Tribute paid to architect Laurie Baker in Thiruvananthapuram with Pongala festival bricks
A group of architects erected 100 installations across the city with half-burnt clay bricks left behind by the devotees.Updated: Mar 04, 2018 16:26 IST
As the fire and smoke died down in make-shift hearths that dotted Thiruvananthapuram on the occasion of Attukal Devi Pongala festival, a group of architects gathered the leftover clay bricks from the fireplaces to pay tribute to legendary architect Laurie Baker.
With the bricks, dumped along the roads by women devotees after the festival that ended on Friday, the group erected 100 installations across the city to commemorate the birth centenary of Baker, known for his low-cost architecture.
This year the festival, celebrated on March 2, coincided with the architect’s 100th birth anniversary.
During the festival, women build make-shift hearths and prepare an offering to the presiding deity with a mix of rice, jaggary and ghee. Once the festival is over, many abandon the bricks used to make the hearths.
This year, according to Attukal temple authorities, 3.5 million women performed the Pongala.
The installations that came up on Saturday as part of a campaign titled ‘Beyond the bricks’ will be on display for three days. After dismantling of the installations, the bricks will be reused to build houses for the homeless on the outskirts of the city, said organisers of the programme.
“Nothing should go to waste, it is our tribute to our master. Usually after Pongala at least 30% of the bricks used to build hearths get wasted. Through 100 installations, they come back to life again,” said K B Jayakrishnan, the convenor of Thiruvananthapuram chapter of the Indian Institute of Architects.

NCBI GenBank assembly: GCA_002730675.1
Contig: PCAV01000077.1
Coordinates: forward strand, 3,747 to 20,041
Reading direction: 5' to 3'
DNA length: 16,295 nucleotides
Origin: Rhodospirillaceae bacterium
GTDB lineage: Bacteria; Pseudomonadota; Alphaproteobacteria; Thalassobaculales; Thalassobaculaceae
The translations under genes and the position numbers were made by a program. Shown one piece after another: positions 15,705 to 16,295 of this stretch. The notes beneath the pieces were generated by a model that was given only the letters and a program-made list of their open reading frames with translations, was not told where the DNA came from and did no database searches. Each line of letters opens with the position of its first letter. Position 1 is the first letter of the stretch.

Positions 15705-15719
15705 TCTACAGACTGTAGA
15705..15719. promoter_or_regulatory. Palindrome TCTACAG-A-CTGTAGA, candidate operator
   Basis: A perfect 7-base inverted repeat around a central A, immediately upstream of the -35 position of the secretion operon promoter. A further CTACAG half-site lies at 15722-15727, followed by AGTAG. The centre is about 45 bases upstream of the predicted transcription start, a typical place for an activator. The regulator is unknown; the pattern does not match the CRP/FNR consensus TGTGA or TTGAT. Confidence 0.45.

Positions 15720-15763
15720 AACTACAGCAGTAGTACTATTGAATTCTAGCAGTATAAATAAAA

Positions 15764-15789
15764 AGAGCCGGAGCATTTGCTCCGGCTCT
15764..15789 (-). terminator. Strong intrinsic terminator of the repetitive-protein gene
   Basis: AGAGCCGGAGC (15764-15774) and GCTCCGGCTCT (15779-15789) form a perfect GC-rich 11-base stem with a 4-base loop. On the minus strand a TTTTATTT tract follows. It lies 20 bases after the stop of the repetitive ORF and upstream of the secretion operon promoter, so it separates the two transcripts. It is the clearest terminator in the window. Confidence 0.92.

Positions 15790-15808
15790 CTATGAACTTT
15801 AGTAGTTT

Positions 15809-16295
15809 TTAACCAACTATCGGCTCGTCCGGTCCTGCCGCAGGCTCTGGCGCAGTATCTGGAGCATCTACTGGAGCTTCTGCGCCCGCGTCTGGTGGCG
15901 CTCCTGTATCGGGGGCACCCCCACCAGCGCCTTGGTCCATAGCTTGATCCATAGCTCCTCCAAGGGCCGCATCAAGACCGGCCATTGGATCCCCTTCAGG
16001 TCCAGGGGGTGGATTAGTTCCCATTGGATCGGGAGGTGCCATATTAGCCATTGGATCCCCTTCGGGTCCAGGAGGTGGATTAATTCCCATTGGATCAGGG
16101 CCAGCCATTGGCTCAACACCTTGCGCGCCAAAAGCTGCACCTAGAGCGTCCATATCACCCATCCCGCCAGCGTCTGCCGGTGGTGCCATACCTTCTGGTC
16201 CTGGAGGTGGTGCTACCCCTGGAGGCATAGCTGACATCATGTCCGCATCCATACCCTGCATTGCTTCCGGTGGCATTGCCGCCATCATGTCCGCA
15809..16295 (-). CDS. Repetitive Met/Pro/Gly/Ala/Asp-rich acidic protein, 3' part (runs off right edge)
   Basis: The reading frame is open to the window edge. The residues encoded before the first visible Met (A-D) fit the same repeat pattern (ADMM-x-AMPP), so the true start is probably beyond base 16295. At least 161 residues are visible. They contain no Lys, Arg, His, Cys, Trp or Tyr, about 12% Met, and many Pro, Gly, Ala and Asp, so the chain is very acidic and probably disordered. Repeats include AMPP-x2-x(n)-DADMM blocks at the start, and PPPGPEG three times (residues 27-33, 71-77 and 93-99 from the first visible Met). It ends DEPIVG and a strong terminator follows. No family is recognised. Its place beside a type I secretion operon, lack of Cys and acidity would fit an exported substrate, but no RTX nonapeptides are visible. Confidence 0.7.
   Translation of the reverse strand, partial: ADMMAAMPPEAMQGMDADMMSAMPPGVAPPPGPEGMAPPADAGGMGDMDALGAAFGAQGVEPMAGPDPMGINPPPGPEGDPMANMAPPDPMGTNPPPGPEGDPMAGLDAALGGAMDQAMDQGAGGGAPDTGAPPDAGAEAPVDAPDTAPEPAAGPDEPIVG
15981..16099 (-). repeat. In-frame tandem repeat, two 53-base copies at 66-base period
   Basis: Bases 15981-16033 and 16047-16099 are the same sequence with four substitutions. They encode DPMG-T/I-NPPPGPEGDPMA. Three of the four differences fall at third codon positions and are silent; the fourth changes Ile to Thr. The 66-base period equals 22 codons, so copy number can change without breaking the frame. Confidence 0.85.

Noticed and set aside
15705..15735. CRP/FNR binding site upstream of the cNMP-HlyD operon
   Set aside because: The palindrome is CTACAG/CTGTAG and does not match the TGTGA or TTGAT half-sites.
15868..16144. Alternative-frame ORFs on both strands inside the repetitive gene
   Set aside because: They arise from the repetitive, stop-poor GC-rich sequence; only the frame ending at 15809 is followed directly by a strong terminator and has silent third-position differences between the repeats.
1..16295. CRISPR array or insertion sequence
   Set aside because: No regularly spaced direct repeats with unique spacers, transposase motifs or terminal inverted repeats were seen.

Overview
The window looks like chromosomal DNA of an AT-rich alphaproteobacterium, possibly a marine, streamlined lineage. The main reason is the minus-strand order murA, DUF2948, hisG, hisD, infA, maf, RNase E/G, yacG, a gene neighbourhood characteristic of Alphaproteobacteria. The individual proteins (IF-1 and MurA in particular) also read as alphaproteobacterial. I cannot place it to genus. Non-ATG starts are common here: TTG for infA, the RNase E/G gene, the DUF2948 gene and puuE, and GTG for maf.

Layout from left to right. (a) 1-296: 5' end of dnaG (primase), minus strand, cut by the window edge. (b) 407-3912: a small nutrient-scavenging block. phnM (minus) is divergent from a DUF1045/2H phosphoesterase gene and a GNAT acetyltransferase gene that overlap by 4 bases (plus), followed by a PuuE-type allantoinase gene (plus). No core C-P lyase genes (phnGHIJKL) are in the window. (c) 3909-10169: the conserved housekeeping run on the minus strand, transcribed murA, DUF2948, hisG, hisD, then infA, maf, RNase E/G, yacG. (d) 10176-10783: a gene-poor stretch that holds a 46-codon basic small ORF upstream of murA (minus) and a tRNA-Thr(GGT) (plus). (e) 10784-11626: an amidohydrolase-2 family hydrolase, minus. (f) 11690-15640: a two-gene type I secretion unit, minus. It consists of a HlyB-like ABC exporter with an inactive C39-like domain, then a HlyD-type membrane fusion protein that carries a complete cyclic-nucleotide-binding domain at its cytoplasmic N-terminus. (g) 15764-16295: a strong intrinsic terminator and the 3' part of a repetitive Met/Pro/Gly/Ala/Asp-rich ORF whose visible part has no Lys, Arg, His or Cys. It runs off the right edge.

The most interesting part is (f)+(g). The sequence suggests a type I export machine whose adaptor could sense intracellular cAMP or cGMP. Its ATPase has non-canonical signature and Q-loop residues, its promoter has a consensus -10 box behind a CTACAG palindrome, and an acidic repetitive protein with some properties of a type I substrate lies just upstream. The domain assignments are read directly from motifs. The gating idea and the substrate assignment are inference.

He said the festival leaves at least one million bricks that is enough to construct at least 50 affordable houses.
One of the touching installation is called ‘The Truth.’ It depicts the sad end of tribal youth Madhu who was lynched recently by a mob for stealing food in Attappady, an impoverished tribal settlement of the state.
“The installation comprises a core and peripheral skin. While the core represents the true solid nature and the periphery represents the skin of the society. It depicts the society’s attitude towards the poor,” said Dr Manoj Kini, faculty member of the department of architecture at Trivandrum Engineering College.
“Baker believed in simplicity and his ideals and principles have become more relevant today. If we look at today’s world of sustainability challenges, climate crisis and environmental degradation, Baker appears to have been prophetic and far ahead of his times,” Kini said.
Another installation depicted a portrait of Baker with a caption: ‘His space is still void.’ Another says dissent is the way of life in the country and nobody can stifle it.
An aide of Mahathma Gandhi, the Birmingham-born Baker (1917-2007) was asked to stay back in India by his mentor.
Inspired by Mahathma’s ideals, he spent many years in Himalayan villages promoting sustainable and organic architecture. He promoted the revival of regional building practices and use of local materials, prudently using resources and energy.
In 1990 the government honoured him with Padmashree and in 1992 he was awarded the Roll of Honour by the United Nations Organisation.
In 1988 he was granted Indian citizenship, which he always used to mention as his biggest honour.
In fag end of his life, he made Thiruvananthapuram his home, where he died in 2007.